`Retired’ Planet Hosts: Not So Massive, Maybe Just Portly After Lunch
131 Campbell Hall
James Lloyd (Cornell, Miller Professor)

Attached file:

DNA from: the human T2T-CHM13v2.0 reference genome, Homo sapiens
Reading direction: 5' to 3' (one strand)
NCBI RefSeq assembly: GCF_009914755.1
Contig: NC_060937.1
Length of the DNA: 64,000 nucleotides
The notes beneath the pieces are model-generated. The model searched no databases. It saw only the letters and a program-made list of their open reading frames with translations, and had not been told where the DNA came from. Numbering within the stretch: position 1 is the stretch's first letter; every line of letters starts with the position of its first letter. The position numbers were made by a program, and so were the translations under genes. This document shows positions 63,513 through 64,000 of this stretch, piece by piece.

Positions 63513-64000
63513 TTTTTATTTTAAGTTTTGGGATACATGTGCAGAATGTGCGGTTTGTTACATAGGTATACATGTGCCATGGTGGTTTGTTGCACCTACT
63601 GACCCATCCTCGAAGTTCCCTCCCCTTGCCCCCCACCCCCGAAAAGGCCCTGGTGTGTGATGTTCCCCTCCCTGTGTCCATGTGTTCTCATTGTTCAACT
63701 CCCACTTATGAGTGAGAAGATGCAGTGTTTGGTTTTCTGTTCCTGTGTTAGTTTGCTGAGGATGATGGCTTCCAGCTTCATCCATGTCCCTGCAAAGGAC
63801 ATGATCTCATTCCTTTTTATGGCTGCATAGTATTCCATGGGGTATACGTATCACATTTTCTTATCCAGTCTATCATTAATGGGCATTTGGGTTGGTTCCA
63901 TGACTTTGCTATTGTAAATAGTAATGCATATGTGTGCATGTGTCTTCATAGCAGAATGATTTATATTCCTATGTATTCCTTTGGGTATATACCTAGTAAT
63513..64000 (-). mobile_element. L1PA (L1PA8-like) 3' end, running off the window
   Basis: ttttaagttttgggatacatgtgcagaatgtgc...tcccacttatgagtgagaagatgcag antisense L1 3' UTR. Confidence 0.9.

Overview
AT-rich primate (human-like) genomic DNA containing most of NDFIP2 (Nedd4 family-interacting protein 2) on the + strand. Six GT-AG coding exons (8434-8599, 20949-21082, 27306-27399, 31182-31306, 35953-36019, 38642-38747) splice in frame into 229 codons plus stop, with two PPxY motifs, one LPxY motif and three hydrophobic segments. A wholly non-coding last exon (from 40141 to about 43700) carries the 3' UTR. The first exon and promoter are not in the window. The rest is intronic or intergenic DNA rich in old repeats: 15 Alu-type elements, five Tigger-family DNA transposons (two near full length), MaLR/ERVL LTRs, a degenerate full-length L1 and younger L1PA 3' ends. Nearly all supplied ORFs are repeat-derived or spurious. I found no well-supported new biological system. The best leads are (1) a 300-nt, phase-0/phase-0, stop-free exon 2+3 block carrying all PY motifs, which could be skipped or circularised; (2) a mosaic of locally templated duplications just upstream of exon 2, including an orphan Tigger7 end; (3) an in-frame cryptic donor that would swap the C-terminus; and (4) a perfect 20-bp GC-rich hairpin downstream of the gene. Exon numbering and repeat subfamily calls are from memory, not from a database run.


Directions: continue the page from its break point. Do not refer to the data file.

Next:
Studies of the planet abundance as a function of stellar mass have shown a strong increase in the frequency of radial velocity planets around stars more massive than 1.5 times the mass of the sun, and that such stars are deficit in short period planets. These planet searches have relied on subgiant and giant stars for a sample of high mass stars, which are otherwise hostile to precision Doppler measurements while on the main sequence due to rotation and activity. However, there is now controversy as to the whether the previous mass determinations of subgiant RV planet hosting stars are robust based on population synthesis and kinematic arguments. However, even setting aside the question of the subgiant mass determinations, there is a desert of planets out to 0.5 AU in the subgiants evolved from main sequence F/G progenitors, not present in RV studies of main sequence F/G stars. It is clear that the mass distribution of main sequence radial velocity samples is insufficiently distinct from the subgiant radial velocity samples to account for the dramatic changes in planet frequency and orbital characteristics by stellar mass alone. The deficit of planets with periods shorter than 20 days around subgiant stars can be explained by the effect of stellar tides, but another explanation is required for longer periods. This desert requires a either substantial contamination by false positives of the subgiant planets or a new migration mechanism to take effect around subgiant stars evolved from 1-1.4 solar mass stars.